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'Devastating and soul killing': L.A.-area Jewish leaders respond to Pittsburgh synagogue shooting

'Devastating and soul killing': L.A.-area Jewish leaders respond to Pittsburgh synagogue shooting
“It’s an innate cycle of these mass shootings — they are devastating and soul killing each time, and then they fade from memory," Sarah Bassin, a rabbi at at Temple Emanuel of Beverly Hills, said after Saturday's attack in Pittsburgh. (Patrick T. Fallon / For The Times)

After word spread about the mass shooting at a Pittsburgh synagogue Saturday morning, Rabbi Sarah Bassin of Beverly Hills quickly changed her planned sermon.

Eleven people were killed and six injured in the shooting at the Tree of Life Synagogue in Pittsburgh’s Squirrel Hill neighborhood, the hub of the Jewish community, police said. Four police officers were among the wounded.

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The suspected gunman was arrested at the scene and identified as Robert Bowers, 46, authorities said. He has a history of making anti-Semitic and anti-immigrant social media posts.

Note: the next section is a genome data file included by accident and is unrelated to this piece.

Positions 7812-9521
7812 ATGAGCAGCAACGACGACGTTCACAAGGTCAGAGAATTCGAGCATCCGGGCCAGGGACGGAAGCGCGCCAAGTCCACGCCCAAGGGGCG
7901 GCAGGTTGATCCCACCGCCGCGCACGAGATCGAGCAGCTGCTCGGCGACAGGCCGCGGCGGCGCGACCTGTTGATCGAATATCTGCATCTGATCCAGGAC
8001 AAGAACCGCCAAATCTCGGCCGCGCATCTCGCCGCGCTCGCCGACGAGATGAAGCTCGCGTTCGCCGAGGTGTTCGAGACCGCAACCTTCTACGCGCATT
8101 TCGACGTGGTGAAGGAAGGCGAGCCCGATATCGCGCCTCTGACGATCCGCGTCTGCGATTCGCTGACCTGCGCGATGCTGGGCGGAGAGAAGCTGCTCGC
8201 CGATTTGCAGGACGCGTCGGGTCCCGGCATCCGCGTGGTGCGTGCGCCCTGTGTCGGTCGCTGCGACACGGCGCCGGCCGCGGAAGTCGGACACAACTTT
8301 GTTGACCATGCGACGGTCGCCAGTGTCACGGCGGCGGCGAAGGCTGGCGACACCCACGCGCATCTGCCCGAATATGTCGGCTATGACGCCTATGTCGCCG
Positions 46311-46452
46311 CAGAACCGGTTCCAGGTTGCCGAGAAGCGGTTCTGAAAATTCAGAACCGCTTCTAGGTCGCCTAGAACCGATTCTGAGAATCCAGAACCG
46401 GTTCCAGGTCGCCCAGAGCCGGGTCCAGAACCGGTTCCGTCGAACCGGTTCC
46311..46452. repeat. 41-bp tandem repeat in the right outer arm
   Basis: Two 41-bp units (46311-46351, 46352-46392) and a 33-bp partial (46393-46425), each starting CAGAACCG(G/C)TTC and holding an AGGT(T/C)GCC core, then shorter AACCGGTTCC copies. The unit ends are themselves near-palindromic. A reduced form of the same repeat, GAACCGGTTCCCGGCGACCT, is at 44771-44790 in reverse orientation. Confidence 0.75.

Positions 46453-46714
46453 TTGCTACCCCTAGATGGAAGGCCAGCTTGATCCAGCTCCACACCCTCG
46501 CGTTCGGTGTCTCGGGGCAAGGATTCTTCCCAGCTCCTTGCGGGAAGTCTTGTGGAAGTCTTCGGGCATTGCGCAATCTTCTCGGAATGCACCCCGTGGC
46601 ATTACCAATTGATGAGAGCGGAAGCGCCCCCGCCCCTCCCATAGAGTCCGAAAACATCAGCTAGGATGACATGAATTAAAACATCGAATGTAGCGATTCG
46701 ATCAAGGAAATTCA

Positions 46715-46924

Bassin found a July blog post written by Tree of Life Rabbi Jeffrey Myers about gun violence, titled “We deserve better.” In the post, Myers lamented that tragic events lead to thoughts and prayers by elected officials but little else before the nation’s collective conscience moves on.

“Unless there is a dramatic turnaround in the mid-term elections, I fear that that the status quo will remain unchanged, and school shootings will resume,” he said.

Bassin read the post to her congregation at Temple Emanuel.

“It’s an innate cycle of these mass shootings — they are devastating and soul killing each time, and then they fade from memory,” she said after Saturday’s service. “I can’t imagine that he thought it would actually come to his community.”

Temple Emanuel senior Rabbi Jonathan Aaron sent an email to congregants saying that Beverly Hills police had increased patrols in the neighborhood, just as Los Angeles police and sheriff’s departments also stepped up patrols around places of worship throughout the region.